OR WAIT null SECS
A study assessing use of remote patient monitoring in patients with type 2 diabetes outlines the impact continued participation in digital monitoring programs can have on glycemic control among this patient population.
Once a distant idea discussed at scientific sessions as an approach years away from implementation, use of telehealth and remote patient monitoring have become a necessity as a result of the COVID-19 pandemic.
Further proving this point is an analysis from the American Diabetes Association’s 81st Scientific Sessions (ADA 2021) outlining the use of telehealth services for monitoring glycemic control among patients with type 2 diabetes from nearly a dozen healthcare systems across the US.
"The emergence of digital health tools like connected devices and mobile apps for self-management has not only helped people with type 2 diabetes in the daily management of their disease but also facilitated the sharing of their data with their care teams," said Mark Clements, MD, PhD, a practicing endocrinologist and Chief Medical Officer of Glooko, which sponsored the current study, in a statement. “These results demonstrate that, with access to patient data, care teams can identify patients with sub-optimal glycemic control and provide them with timely, remote-based interventions outside of routine clinic visits that lead to significant glycemic improvements in the near term as well as on a sustainable basis."
Presented at ADA 2021 by Sarine Babikian, PhD, the current study was designed to assess whether enrolling in a remote patient monitoring pilot program might help improve glycemic control in patients with type 2 diabetes. Using telehealth platforms, all program participants were instructed to sync blood glucose meters with a mobile app or using computer-based software and were followed for up to 12 months. As part of the program, patients had access to coaching and other remote-based interventions.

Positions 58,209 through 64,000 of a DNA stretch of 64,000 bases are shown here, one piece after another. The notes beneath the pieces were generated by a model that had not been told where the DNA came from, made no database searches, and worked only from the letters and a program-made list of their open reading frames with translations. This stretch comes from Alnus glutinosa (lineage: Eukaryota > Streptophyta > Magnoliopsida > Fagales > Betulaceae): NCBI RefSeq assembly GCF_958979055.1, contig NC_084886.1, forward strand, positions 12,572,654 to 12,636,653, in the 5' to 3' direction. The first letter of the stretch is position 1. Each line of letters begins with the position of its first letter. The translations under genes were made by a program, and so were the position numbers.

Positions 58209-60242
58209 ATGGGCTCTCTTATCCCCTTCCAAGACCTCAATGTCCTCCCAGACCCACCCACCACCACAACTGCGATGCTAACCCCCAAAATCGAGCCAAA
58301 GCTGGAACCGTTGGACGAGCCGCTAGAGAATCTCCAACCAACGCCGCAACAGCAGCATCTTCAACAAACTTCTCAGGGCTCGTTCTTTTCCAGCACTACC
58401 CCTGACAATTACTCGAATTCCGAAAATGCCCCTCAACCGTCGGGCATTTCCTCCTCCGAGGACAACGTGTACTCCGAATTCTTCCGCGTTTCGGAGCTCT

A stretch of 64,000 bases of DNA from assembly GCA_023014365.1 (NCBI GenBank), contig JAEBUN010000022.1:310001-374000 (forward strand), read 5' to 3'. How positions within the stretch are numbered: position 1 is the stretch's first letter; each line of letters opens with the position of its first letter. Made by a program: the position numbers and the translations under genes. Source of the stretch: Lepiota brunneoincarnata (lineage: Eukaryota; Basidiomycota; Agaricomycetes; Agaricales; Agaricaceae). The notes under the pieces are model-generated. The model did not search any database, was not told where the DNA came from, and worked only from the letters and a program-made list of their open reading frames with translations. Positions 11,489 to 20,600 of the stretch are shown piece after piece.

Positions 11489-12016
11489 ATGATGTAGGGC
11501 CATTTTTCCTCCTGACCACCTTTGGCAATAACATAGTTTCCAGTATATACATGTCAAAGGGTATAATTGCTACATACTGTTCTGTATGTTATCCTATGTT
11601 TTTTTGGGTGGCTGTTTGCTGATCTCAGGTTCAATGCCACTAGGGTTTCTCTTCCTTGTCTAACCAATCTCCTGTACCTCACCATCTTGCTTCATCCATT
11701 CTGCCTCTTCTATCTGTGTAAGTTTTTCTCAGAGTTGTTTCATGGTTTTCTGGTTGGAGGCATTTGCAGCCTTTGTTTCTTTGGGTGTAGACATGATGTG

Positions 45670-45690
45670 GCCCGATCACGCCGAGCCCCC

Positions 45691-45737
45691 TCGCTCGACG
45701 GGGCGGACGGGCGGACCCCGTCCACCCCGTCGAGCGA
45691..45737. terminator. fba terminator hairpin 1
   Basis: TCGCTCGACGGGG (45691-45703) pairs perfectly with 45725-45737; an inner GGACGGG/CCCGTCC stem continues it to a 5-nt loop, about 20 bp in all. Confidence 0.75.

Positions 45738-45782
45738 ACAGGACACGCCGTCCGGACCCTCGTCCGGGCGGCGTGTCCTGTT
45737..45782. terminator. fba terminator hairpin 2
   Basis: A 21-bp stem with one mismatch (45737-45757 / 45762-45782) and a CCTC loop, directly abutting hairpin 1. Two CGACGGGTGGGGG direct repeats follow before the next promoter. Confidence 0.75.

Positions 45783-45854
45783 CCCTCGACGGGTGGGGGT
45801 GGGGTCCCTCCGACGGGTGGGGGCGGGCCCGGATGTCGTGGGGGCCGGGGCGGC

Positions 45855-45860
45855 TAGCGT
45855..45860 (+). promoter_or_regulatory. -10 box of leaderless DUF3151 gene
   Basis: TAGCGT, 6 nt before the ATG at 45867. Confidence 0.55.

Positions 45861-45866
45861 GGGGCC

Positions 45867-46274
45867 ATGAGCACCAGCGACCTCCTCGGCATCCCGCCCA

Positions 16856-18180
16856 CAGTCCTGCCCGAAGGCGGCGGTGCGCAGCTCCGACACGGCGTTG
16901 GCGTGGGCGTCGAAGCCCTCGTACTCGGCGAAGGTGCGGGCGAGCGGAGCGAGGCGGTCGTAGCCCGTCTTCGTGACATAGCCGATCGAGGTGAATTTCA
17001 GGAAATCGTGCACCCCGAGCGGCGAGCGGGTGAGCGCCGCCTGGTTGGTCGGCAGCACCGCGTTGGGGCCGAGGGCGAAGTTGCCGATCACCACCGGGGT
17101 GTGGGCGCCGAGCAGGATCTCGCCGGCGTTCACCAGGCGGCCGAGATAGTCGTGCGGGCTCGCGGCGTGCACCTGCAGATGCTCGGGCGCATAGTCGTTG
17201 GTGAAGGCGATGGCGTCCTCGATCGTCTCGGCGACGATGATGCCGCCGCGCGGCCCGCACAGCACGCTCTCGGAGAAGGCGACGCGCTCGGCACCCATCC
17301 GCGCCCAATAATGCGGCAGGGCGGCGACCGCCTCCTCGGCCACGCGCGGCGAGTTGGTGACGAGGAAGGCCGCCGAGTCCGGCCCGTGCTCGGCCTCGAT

In total, investigators identified 424 participants to take part in their pilot study. This population was 46% female and had a median age of 50 (IQR, 42-59) years. Among these, 331 reached the 3-month follow-up, 228 reached the 6-month follow-up, and 129 completed 12 months of follow-up.
Upon analysis, overall trends of immediate and sustained improvements were observed for mean blood glucose levels (baseline: 178 mg/dL to approx. 155 mg/dL at 3, 6, 12 months; P for all < .05) and mean proportion of in-range (baseline: 60% to approx. 74% at 3, 6, 12 months; P for all <.05) and high SMBG measurements, which was defined as greater than 250 mg/dL (baseline: 14% to approx. 8% at 3, 6, 12 months; P for all < .05). Investigators also pointed out there were no difference in the proportion of patients with hypoglycemia.
“We found that glycemic improvements were observed within 3 months of RPM program enrollment and then they were sustained with continued participation. These kinds of programs that incorporate remote data sharing and coaching can support and maintain positive glycemic control for people living with type 2 diabetes,” said Babikian during her presentation.
This study, “Immediate and Sustained Trends in Glycemic Control during Remote Patient Monitoring in People with Type 2 Diabetes,” was presented at ADA 2021.